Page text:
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Philippines to Upgrade Navy in S. China Sea

A member of the Philippine Naval Special Operations Group poses for photographers beside the Philippine Navy Agusta Westland 109 helicopter on board the BRP Gregorio Del Pilar (PF15) warship at Manila's pier, Dec. 17, 2014.

The Philippines has announced plans to further modernize its navy in the South China Sea, where it is involved in a territorial dispute with Beijing.

Navy Rear Admiral Caesar Taccad said Wednesday Manila will purchase two frigates, two helicopters, and three gunboats as part of the upgrade. Taccad said South Korea, Spain, and France have made bids to supply the frigates. Indonesia and Italy are bidding for the helicopters, while the gunboats could be supplied by Taiwan or five other shipyards.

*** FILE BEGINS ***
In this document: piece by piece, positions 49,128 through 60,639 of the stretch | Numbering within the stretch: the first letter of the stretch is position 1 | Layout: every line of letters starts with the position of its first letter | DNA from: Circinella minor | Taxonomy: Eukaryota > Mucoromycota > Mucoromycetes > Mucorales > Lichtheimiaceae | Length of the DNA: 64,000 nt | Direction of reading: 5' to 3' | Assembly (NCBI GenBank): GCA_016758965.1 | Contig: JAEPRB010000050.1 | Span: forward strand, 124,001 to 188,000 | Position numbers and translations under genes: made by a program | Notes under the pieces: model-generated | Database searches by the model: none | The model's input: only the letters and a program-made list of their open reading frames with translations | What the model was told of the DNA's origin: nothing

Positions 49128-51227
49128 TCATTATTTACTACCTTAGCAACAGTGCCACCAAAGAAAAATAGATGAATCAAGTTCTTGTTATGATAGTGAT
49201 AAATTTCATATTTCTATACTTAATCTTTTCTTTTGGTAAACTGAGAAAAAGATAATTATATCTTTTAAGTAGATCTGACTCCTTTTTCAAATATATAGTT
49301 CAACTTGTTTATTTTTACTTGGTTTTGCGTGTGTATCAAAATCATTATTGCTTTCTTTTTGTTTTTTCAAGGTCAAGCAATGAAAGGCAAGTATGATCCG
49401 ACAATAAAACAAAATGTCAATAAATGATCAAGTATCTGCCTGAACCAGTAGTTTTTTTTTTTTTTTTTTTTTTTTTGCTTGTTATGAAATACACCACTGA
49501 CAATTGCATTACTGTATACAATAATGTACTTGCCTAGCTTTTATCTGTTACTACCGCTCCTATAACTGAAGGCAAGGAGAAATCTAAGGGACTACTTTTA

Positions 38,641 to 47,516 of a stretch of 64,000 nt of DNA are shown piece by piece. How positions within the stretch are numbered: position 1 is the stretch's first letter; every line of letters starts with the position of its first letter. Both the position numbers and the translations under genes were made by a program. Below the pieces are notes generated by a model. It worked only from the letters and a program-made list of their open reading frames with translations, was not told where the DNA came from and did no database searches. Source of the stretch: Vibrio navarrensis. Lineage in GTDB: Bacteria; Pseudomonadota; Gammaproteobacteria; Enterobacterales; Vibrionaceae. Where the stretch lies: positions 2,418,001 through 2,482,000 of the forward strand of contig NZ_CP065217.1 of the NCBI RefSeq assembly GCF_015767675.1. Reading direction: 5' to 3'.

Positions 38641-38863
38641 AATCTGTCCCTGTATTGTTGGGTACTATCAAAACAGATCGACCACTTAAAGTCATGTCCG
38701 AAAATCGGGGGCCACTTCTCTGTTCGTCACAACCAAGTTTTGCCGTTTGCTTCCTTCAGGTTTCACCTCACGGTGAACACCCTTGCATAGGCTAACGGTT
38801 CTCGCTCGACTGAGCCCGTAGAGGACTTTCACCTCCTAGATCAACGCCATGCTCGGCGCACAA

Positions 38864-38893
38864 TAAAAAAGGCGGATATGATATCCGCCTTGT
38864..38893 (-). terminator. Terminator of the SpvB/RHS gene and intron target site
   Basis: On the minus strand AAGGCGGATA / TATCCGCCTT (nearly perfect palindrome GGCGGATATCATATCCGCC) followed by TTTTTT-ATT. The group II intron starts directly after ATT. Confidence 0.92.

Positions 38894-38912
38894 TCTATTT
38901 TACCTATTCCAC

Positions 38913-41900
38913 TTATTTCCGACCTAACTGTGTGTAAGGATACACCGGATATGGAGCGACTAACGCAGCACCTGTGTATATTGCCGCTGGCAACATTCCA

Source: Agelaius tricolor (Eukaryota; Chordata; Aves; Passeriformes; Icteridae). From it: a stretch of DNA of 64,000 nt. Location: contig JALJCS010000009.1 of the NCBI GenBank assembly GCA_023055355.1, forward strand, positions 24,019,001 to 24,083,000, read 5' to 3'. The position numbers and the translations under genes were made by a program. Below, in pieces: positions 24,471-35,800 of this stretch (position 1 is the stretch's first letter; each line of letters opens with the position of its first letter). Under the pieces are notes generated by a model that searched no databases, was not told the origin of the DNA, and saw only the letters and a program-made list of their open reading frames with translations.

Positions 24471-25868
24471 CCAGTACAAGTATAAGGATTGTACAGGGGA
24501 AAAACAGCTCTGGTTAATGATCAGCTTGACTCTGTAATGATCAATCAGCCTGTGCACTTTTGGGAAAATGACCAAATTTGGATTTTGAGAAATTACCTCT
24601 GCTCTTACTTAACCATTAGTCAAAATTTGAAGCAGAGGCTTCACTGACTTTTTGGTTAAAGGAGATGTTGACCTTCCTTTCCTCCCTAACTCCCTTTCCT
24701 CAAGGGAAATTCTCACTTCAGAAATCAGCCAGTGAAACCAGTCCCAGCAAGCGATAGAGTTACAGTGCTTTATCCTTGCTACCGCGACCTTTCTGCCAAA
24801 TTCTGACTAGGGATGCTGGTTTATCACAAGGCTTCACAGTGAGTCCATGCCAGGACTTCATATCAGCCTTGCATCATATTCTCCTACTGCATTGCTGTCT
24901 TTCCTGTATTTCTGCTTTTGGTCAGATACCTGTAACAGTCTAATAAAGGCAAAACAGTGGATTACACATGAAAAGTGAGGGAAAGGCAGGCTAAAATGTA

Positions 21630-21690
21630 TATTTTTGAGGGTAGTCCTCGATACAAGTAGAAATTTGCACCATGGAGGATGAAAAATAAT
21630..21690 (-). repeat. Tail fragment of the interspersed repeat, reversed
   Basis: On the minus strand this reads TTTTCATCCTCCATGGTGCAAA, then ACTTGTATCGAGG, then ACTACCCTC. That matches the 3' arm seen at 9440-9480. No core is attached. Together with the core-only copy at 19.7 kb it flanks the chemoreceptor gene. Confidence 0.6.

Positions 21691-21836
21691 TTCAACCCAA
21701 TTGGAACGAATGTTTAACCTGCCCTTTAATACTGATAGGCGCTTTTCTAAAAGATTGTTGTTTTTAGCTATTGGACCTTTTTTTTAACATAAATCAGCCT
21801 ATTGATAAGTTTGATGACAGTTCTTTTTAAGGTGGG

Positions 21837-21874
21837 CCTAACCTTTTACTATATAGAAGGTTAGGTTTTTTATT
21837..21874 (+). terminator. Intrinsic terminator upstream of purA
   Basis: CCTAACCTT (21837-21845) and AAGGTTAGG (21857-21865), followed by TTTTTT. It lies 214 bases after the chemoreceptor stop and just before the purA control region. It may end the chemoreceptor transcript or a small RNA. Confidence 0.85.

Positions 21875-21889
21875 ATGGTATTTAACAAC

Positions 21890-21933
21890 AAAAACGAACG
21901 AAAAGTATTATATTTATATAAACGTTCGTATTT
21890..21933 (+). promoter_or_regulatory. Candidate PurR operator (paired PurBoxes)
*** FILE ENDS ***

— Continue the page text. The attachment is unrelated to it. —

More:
He made the announcement on board the BRP Gregorio del Pilar, a former U.S. Coast Guard cutter that is now Manila's most powerful warship.

Taccad said the modernization aims to protect Philippine sovereignty and took on "some urgency" due to recent events in the South China Sea.

China's claims nearly the entire 3.5 million square-kilometer sea, putting it at odds with the Philippines, Vietnam, Malaysia, Brunei and Taiwan.

The disputes have become increasingly tense in recent years as countries increase exploration for oil and gas beneath the seabed.

In 2012, Chinese and Philippine ships were involved in a weeks-long standoff at the Scarborough Shoal, an uninhabited archipelago claimed by both countries.

Following the standoff, the Philippines took China to a United Nations court in hopes of settling a long-running dispute over territory in the South China Sea.

Beijing says it does not recognize international arbitration of the dispute and has refused to defend itself or otherwise take part in the proceedings.

China has not responded to Manila's latest announcement on the upgrade, but has slammed past moves and said they are raising regional tensions.